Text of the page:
$Disks = Get-PhysicalDisk | ? PhysicalLocation -like "*LUN 3" New-StoragePool -StorageSubSystemFriendlyName Cluster -FriendlyName S2DPool -ProvisioningTypeDefault Fixed -PhysicalDisk $Disks
3. Once created, run the below commands to display the storage pools and the disks inside the newly-created pool (S2DPool).
Get-StoragePool Get-StoragePool -FriendlyName S2DPool | Get-PhysicalDisk
4. Now, run the below command to verify the newly-created storage pool’s (S2DPool) PhysicalLocation.
Get-StoragePool -FriendlyName S2DPool | Get-PhysicalDisk | ft PhysicalLocation
5. Run each command below, which does not provide output, but add the disks from LUN addresses 0,1,2,4 and 5 to the S2DPool.
$Disks = Get-PhysicalDisk | ? PhysicalLocation -like "*LUN 0" Add-PhysicalDisk -PhysicalDisks $Disks -StoragePoolFriendlyName S2DPool $Disks = Get-PhysicalDisk | ? PhysicalLocation -like "*LUN 1" Add-PhysicalDisk -PhysicalDisks $Disks -StoragePoolFriendlyName S2DPool $Disks = Get-PhysicalDisk | ? PhysicalLocation -like "*LUN 2" Add-PhysicalDisk -PhysicalDisks $Disks -StoragePoolFriendlyName S2DPool $Disks = Get-PhysicalDisk | ? PhysicalLocation -like "*LUN 4" Add-PhysicalDisk -PhysicalDisks $Disks -StoragePoolFriendlyName S2DPool $Disks = Get-PhysicalDisk | ? PhysicalLocation -like "*LUN 5" Add-PhysicalDisk -PhysicalDisks $Disks -StoragePoolFriendlyName S2DPool
6. After adding the disks, run the below command to sanity-check them and verify their physical locations.
Get-StoragePool -FriendlyName S2DPool | Get-PhysicalDisk | sort PhysicalLocation | ft PhysicalLocation
If all goes well, there should be 16 disks in the S2DPool, as shown below.
7. Next, run the below command to display the disks within the new S2DPool.
Get-StoragePool -FriendlyName S2DPool | Get-PhysicalDisk | ft FriendlyName, CanPool, MediaType, PhysicalLocation
The S2DPool now contains disks on each storage server, as shown below.
8. Ultimately, run the Set-ClusterS2D command below to enable S2D.
Set-ClusterS2D -CacheState Enabled -Verbose Update-StorageProviderCache -DiscoveryLevel Full
The below output will be displayed upon running the above commands.
Creating Storage Volumes
The storage cluster is now configured as a four-node cluster. This environment will support all the Storage Spaces resiliency settings for storage volumes (virtual disk volumes).
Resiliency settings can be configured as follows:
|Mirrored||Data is synchronously replicated across two or three nodes.|
|Parity||Data is striped across multiple disks, efficiently storing parity data.|
|Tiered||Volumes can be created using both Mirrored and Parity resiliency tiers.|
In the following sections, you will create different volumes to understand these resiliency settings better, starting with mirrored volumes.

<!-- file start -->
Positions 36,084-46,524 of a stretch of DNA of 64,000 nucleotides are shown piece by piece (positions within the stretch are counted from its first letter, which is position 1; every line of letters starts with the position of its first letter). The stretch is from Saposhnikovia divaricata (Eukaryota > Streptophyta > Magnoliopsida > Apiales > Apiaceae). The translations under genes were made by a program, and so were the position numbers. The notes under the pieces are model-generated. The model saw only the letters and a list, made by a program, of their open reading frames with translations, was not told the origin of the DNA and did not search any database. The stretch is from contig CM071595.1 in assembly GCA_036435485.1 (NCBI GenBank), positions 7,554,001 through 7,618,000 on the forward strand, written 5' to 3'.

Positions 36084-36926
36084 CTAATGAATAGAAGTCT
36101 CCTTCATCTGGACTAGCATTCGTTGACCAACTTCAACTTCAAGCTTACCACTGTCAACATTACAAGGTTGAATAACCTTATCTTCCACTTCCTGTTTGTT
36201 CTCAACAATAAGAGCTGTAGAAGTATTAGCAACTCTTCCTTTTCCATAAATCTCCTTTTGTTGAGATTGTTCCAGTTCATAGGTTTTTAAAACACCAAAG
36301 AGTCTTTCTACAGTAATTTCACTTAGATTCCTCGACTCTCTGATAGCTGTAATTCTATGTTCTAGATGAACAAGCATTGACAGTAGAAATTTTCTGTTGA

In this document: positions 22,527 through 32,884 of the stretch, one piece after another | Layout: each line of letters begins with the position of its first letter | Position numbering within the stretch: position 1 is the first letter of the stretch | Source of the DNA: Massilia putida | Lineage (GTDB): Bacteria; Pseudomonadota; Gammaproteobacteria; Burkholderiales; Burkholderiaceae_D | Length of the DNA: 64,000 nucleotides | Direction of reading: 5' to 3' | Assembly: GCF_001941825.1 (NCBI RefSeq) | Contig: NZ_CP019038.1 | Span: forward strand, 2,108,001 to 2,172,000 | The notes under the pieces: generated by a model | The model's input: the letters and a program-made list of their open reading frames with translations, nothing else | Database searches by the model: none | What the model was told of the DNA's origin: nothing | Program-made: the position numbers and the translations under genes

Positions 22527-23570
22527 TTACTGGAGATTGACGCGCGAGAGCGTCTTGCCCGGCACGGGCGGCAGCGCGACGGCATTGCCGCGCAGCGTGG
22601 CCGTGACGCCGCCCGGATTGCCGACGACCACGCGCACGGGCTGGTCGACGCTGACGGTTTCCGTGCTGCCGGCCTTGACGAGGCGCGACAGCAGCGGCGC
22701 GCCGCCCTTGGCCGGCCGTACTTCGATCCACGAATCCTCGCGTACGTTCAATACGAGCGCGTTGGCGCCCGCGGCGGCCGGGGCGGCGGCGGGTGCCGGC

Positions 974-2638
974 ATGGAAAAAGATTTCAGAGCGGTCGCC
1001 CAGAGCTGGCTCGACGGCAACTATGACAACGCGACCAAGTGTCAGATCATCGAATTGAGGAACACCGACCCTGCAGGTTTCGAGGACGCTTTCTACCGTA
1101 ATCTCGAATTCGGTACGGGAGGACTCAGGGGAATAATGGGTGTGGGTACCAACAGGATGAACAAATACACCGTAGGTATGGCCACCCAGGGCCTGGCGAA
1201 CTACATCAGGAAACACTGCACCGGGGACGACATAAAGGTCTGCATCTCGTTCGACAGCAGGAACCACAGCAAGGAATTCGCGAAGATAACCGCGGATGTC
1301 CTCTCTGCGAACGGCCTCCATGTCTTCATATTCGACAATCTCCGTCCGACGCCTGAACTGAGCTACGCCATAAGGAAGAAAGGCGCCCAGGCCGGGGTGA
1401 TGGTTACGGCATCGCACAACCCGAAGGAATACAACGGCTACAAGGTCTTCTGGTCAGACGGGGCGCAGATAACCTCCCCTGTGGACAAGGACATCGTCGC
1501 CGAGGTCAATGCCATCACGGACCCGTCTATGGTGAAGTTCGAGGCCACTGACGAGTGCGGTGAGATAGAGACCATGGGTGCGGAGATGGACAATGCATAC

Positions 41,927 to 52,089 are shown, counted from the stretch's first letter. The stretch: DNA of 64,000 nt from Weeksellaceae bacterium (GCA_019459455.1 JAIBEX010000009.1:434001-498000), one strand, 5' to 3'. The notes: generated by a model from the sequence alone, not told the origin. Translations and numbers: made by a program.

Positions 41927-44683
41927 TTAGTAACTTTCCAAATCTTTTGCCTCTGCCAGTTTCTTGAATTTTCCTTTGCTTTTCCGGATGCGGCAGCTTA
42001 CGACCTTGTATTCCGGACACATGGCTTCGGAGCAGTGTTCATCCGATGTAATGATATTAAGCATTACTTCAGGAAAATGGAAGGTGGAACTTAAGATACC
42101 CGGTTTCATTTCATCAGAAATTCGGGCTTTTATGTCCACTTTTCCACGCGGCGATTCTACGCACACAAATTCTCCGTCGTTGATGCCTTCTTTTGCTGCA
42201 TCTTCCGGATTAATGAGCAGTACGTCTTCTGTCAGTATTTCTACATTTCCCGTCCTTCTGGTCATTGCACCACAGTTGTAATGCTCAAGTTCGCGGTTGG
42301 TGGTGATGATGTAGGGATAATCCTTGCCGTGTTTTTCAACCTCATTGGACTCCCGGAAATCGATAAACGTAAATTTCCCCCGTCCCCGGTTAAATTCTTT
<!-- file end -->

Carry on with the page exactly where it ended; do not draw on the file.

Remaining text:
Mirrored resiliency has the advantage of speed since reads are distributed across multiple nodes, where data is synchronously replicated across two or three nodes.
Run the following New-Volume commands to create two-way (Mirror-2-Vol1) and three-way (Mirror-3-Vol1) mirrored volumes in the S2DPool.
New-Volume -FriendlyName "Mirror-2-Vol1" -FileSystem CSVFS_ReFS -StoragePoolFriendlyName S2DPool -Size 1GB -ResiliencySettingName Mirror New-Volume -FriendlyName "Mirror-3-Vol1" -FileSystem CSVFS_ReFS -StoragePoolFriendlyName S2DPool -Size 1GB -ResiliencySettingName Mirror -PhysicalDiskRedundancy 3
Unlike mirrored resiliency, which stores multiple copies of data, parity resiliency stores data more efficiently across multiple disks. But note that parity has reduced read performance since data is not distributed to various nodes and disks.
Execute each command below to create both Single Parity and Dual Parity volumes.
New-Volume -FriendlyName "Parity-1-Vol1" -FileSystem CSVFS_ReFS -StoragePoolFriendlyName S2DPool -Size 1GB -ResiliencySettingName Parity New-Volume -FriendlyName "Parity-2-Vol1" -FileSystem CSVFS_ReFS -StoragePoolFriendlyName S2DPool -Size 1GB -ResiliencySettingName Parity -PhysicalDiskRedundancy 2
The above PowerShell commands will display the below results.
Now, run the below Get-VirtualDisk command to display the newly-created volumes (Virtual Disks).
Get-VirtualDisk | ft FriendlyName, ResiliencySettingName, PhysicalDiskRedundancy
Perhaps you need the strength of both mirrored and parity volumes. If so, a tiered volume is what you need. Tiered volumes provide the speed advantage of mirrored volumes and the capacity advantage of parity.
Run the below commands to create a tiered mirror and parity volumes, and verify them.
New-StorageTier -MediaType HDD -StoragePoolFriendlyName S2DPool -FriendlyName HDD_Tier New-StorageTier -MediaType SSD -StoragePoolFriendlyName S2DPool -FriendlyName SSD_Tier Get-StorageTier | Select FriendlyName, ResiliencySettingName, PhysicalDiskRedundancy
Creating a new HDD storage tier
Now, run the Get-VirtualDisk command below to list available volumes sorted by the FriendlyName property.
Get-VirtualDisk | sort FriendlyName
Below, you can see all the volumes with each significant resiliency setting.
Throughout this tutorial, you have created a virtual environment using Storage Spaces Direct, which is now a base infrastructure to build into a complete hybrid cloud environment. A hybrid cloud can be constructed by adding roles and configurations and clustering the servers. As a result, each server is compatible with the S2D and Hyper-V roles.
At this point, you have configured a relatively raw virtual environment. Why not turn it into a robust storage environment?